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For specific examples of citation formats for books, articles, websites, etc. check out these sites.
Each source format has its own citation format. In addition to the author and title:
All MLA citations must include whether the source was print or web format.
Here is an example of book citation.
Here is an example of a magazine article from a database citation.
In MLA style, whenever you use another person's words or ideas, you must indicate where you got the information in the body of your paper. This is called in-text citation.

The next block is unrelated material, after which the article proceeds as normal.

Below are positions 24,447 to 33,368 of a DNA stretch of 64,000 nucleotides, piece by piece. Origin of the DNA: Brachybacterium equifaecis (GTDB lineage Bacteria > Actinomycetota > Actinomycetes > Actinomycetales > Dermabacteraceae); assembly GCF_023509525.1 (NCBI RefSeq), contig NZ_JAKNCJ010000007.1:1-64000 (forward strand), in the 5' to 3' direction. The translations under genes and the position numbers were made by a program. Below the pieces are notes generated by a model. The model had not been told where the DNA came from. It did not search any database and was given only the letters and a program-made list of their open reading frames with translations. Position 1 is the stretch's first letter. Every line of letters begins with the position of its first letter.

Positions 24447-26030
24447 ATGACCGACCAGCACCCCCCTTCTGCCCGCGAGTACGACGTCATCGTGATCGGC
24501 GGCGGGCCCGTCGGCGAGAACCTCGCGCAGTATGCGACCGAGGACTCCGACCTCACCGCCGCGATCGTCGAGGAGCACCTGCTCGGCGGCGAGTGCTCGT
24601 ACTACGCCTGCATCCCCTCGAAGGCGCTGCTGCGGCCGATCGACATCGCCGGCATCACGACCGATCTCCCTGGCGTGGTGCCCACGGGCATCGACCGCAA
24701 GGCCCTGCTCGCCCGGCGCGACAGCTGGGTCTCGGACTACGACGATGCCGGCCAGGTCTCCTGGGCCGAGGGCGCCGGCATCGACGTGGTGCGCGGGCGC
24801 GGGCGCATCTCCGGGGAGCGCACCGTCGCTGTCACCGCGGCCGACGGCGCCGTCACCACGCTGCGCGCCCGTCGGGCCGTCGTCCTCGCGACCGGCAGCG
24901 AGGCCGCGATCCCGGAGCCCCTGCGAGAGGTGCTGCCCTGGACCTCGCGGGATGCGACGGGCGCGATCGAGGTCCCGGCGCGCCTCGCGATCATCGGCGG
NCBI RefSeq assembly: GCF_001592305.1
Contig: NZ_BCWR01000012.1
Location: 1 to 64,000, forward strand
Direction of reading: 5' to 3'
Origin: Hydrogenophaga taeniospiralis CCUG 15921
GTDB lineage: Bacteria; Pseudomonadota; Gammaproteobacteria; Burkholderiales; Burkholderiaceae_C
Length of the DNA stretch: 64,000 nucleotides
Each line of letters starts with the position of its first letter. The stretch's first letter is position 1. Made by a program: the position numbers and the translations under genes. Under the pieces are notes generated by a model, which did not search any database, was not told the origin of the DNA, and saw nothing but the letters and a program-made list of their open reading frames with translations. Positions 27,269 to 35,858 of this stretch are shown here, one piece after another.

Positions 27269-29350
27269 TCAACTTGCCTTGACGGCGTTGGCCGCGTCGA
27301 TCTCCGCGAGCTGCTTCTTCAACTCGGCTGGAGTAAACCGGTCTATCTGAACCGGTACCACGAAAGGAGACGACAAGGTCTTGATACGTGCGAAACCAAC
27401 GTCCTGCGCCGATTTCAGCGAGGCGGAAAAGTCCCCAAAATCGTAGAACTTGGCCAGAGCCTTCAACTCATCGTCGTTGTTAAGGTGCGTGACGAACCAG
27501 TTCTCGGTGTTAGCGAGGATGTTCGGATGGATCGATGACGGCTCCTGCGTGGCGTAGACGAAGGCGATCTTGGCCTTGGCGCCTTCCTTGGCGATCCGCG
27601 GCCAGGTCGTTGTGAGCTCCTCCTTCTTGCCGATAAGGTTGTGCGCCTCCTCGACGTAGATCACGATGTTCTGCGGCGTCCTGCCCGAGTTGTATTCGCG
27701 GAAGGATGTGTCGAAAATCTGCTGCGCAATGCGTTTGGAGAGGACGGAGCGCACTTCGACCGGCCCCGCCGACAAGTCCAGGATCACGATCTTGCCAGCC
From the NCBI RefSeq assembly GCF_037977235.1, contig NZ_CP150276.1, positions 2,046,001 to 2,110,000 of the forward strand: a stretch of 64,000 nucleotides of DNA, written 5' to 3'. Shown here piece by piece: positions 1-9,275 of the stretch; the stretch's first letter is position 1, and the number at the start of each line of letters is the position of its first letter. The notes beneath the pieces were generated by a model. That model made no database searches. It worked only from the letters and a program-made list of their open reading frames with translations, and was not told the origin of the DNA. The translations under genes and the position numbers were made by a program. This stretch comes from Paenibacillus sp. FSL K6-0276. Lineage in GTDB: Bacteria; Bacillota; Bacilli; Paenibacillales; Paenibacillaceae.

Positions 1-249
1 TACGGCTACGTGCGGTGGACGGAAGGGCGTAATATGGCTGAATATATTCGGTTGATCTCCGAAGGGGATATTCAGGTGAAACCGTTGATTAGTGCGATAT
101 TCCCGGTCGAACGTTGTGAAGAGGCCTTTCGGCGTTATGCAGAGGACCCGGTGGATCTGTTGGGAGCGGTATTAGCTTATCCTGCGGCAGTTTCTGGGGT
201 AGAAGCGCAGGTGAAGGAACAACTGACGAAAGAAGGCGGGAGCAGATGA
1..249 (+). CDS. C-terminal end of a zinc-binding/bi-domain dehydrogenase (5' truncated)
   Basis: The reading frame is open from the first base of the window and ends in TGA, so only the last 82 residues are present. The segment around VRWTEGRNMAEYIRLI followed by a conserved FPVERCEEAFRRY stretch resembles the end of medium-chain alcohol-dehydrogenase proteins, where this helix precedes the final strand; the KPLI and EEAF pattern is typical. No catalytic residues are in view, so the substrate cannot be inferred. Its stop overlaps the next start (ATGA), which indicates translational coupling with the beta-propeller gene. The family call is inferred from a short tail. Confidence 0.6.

Generally, after a paraphrase or after a direct quote, put the name of the author and page of the original work in parentheses.
"Experts predict nearly 75 percent of Americans will be overweight and 41 percent of them will be obese by 2015." (Douglas 26).
If you choose to paraphrase an idea, you still need an in-text citation.
Obesity rates in the United States are growing and are cause for concern (Douglas 26).
When the information comes from the Internet or an html document in a database with no pagination, just include the author's last name.
Obesity can lead to heart disease, liver failure and other serious if not fatal illnesses (Douglas).
If you mention the author in the sentence, then you only need the page number.
According to Douglas, there is not enough emphasis on physical education in schools today (4).
All sources cited must appear in your Works Cited page at the end of your paper!